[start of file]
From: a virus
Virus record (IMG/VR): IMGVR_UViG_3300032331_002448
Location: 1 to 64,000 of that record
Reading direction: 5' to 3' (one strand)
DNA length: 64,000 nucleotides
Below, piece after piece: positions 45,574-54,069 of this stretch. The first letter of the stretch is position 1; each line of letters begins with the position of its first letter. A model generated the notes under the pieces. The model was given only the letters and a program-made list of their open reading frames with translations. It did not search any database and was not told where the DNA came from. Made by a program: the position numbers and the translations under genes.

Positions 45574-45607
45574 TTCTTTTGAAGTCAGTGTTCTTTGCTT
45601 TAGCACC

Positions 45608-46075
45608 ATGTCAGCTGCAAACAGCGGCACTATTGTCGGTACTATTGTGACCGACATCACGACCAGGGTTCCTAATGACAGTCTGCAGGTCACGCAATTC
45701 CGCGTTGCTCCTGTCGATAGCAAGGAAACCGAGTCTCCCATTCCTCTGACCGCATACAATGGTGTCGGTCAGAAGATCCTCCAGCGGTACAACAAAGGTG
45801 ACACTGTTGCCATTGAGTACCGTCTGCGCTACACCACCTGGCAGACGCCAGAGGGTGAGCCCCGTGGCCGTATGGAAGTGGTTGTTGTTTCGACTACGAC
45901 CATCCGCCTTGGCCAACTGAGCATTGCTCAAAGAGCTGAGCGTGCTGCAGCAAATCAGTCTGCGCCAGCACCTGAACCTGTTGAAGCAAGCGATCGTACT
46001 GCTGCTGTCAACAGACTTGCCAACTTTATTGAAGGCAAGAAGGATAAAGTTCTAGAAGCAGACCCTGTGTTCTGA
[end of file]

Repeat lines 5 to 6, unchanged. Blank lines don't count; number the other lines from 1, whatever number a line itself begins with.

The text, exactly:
DNA length: 64,000 nucleotides
Below, piece after piece: positions 45,574-54,069 of this stretch. The first letter of the stretch is position 1; each line of letters begins with the position of its first letter. A model generated the notes under the pieces. The model was given only the letters and a program-made list of their open reading frames with translations. It did not search any database and was not told where the DNA came from. Made by a program: the position numbers and the translations under genes.